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  Topic Review (Newest First)
12-09-2009 08:06 AM
PalmettoSailor I believe most boats are designed with the center of lateral resistance (Clr) forward of the center of effort, (Ce), so that they will have weather helm when they get over powered going to windward. I also believe the keels angle of attack will change as the boat is heeled over resulting in more lift to windward, up to the point it stalls and the boat rounds up. If you loose control of the boat temporarily, I think most would agree its better to do so with the bow to weather. I'd never thought of the differential of lwl between windward and leeward, but it might be an additive factor, though I still believe that most of the turning force is a result of the relationship of Clr and Ce.

Admittedly, my experince is pretty limited, but every boat (Tartan 37, Tartan 40, Oday 322, Catalina 36, Catalina 350, Beneteau 411) I've sailed has demonstrated weather helm when they get to the point of being over powered. This is with the crews paying attention to proper sail trim and focusing on pointing as well as they could.

I think if the boat is showing lee helm going to weather, there is probably a rigging issue that needs to be addressed or a poor design, but I stand ready to be edu-macated by the more erudite members of Sailnet.
12-07-2009 11:09 PM
Originally Posted by alman View Post
When you are heeled hard over, does it produce lee helm or weather helm?
On our boat, it produces a "yeehaw".
12-07-2009 11:05 PM
tempest yes...many things...and we haven't mentioned proper tuning of the standing rigging, mast rake..etc

I think there's a lot more that goes into determining weather or lee helm than whether the boat is heeled over.

So my answer to the op's question would depends
12-07-2009 10:50 PM
Originally Posted by Faster View Post
Yep..part of it can be attributed to the foil affect of the keel as well..As said many factors indeed.
12-07-2009 10:45 PM
Garffin Dang it I need pictures
12-07-2009 10:15 PM
Originally Posted by jackdale View Post
...There are many factors involved.
12-07-2009 10:10 PM
jackdale The question was about heel, not about sail trim.

I agree that flattening mainsail will depower it and reduce weather helm.

Balancing sails is also essential in adjusting "helm."

On race boats moving the crew around has an effect on helm.

There are many factors involved.
12-07-2009 10:02 PM
seabreeze_97 Nice theory, but I'm not buying it. Case in point. Catalina 310. Reasonably stiff boat. Anyway, it doesn't heel enough to make any appreciable difference in hull lengths in 10 knots that suddenly becomes 15 knots. The wind gusts, and there's an immediate strong weather helm as if the wind grabbed the boat by the nose and snarled, "Get over here!" The wheel was a solid stone in my hands. That's the hull being yanked around by the rig, not the hull dictating the course. This happened in a fraction of a second....far too quickly for it to be a response to differential hull waterlines. Flattening the main solved the issue. It's your idea, but it applies to air over the sail, not water over the hull. Flattening the sail reduces the differential between both sides of the sail, thus easing the weather helm forces that had been present. Try this. Get a tender boat and put everyone on one rail. The boat (sails down, engine putting along) will most likely need corrective steering to weather to compensate as it will favor the low rail. Now, raise the main and watch the boat go to weather as it fills. Trim it flat and watch it ease off. Even with all the people on the windward rail and the boat sailing flat, it'll have weather helm if overpowered. At least, that's where I am on things.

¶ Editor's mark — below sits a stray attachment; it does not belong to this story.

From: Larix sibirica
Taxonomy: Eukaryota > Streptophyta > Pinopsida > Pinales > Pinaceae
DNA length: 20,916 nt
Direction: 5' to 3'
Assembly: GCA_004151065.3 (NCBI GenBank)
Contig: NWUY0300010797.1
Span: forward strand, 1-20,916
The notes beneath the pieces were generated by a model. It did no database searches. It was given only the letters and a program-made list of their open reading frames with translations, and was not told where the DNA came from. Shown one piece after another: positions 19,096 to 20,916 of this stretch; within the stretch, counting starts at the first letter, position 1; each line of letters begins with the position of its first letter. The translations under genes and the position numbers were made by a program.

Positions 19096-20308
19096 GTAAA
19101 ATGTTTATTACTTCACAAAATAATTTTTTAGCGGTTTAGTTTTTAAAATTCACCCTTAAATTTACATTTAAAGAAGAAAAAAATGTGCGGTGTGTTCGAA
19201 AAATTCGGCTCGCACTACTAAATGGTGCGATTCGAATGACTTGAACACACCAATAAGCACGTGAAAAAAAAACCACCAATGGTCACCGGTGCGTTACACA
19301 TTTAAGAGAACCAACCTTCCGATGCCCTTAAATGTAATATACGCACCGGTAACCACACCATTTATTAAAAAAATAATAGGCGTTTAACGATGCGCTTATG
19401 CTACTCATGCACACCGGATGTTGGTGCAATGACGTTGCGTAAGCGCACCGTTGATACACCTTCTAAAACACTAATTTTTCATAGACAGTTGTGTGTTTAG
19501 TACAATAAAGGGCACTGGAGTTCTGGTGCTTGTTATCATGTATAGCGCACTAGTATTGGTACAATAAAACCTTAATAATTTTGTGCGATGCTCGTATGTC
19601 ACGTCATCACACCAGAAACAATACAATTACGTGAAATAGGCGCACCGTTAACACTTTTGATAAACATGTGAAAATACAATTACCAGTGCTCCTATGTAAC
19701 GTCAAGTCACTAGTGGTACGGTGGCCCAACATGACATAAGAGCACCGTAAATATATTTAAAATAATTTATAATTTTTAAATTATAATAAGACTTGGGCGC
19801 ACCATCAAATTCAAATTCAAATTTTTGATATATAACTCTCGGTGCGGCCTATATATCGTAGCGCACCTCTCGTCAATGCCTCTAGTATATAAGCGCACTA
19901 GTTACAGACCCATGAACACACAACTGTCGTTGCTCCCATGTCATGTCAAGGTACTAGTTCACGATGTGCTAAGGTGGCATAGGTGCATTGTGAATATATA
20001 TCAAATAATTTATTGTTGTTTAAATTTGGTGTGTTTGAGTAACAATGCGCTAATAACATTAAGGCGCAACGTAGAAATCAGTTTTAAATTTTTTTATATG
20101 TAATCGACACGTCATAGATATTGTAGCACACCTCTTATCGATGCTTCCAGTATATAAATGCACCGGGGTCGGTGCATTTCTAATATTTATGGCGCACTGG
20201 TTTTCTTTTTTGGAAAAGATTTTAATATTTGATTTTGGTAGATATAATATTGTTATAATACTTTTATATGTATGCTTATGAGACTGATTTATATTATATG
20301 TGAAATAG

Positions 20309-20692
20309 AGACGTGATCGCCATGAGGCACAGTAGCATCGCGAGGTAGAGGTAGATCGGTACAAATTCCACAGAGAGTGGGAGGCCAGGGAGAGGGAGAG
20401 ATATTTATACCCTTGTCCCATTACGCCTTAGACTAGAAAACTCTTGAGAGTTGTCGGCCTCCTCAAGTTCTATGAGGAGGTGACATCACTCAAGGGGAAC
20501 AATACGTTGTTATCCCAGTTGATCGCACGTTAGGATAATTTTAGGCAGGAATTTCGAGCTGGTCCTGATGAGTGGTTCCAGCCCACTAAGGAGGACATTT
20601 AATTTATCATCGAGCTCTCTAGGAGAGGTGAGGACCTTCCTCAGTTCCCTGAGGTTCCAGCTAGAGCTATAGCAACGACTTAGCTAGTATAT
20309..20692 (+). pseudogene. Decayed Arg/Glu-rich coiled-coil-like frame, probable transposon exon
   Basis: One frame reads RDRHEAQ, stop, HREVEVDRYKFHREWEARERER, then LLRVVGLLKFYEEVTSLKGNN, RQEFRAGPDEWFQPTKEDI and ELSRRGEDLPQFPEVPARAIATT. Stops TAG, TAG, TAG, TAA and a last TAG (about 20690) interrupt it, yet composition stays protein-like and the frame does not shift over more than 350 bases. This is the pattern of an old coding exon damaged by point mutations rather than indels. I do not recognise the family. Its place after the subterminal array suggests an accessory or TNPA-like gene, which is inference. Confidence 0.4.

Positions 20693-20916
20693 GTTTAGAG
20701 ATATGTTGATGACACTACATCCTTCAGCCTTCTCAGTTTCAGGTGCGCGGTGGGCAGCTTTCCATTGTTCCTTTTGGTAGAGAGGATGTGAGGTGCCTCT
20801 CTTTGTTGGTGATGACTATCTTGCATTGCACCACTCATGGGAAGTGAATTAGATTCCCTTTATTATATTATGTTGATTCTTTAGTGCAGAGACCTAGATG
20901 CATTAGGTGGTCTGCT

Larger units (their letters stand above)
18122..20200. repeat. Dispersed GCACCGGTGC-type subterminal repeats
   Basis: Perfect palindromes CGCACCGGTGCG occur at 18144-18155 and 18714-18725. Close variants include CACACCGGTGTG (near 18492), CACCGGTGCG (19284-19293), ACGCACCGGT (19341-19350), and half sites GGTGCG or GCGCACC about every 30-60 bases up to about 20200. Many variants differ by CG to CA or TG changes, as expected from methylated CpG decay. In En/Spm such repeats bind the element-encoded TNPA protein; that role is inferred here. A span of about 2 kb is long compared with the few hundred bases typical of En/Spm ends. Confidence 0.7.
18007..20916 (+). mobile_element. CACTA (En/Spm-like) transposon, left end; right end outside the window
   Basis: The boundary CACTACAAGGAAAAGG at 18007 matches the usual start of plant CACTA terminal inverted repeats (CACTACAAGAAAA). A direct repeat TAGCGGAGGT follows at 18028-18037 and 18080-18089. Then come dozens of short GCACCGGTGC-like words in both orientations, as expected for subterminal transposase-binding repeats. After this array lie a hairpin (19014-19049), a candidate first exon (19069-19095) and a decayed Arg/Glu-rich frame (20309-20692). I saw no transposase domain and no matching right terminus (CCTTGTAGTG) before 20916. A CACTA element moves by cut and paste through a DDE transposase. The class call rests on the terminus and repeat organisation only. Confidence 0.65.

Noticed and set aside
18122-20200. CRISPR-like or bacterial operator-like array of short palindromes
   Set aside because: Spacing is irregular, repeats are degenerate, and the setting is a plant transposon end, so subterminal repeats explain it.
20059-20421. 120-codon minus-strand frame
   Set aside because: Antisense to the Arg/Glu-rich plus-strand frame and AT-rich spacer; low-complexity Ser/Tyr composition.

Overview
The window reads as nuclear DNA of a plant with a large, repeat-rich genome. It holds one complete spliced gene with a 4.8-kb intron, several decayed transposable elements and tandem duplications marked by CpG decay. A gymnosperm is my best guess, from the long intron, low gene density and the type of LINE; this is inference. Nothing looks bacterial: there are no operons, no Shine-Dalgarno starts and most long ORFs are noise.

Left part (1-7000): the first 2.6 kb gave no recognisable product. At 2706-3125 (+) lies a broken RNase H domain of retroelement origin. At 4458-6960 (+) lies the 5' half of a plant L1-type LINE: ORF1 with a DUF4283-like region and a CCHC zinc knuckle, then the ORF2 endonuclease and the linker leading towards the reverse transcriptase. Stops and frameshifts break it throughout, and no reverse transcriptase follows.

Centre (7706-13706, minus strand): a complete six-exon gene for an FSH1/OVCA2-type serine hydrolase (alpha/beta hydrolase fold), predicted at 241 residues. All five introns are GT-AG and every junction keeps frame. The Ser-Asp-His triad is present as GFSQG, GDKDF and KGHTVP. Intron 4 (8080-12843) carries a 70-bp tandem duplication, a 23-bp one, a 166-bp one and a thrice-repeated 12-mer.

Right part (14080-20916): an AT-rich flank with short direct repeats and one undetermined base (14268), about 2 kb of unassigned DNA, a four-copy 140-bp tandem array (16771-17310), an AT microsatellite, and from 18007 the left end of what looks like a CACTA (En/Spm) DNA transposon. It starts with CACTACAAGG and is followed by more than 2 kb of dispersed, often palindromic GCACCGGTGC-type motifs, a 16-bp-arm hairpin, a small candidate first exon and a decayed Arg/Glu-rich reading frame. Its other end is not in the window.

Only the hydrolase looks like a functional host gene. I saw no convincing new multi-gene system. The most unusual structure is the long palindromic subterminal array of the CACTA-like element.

12-07-2009 09:52 PM
jackdale klem

I like that explanation.

The C of LR (usually somewhere around the keel) may actually move to leeward as the boat heels, increasing the distance between it and the C of E.
12-07-2009 09:47 PM
klem When the boat heels over, the center of effort of the sails moves to leeward much more than the center of lateral resistance. When the boat is not heeling, these are essentially directly in line so there is no torque about the vertical axis. However, when the boat heels, since the CE is more to leeward, you get a torque about the vertical axis.

There are additional effects from drag and the change of the water flow on the rudder but in a well designed boat, those should be really small.

If you have the chance to sail a small light boat (10-20ft) with the tiller lashed, it will be really instructive. Heeling the boat more will cause you to head up, heeling less will cause you to fall off. Moving weight forward will cause you to head up and moving weight aft will cause you to fall off. Then you can start messing with sail trim.
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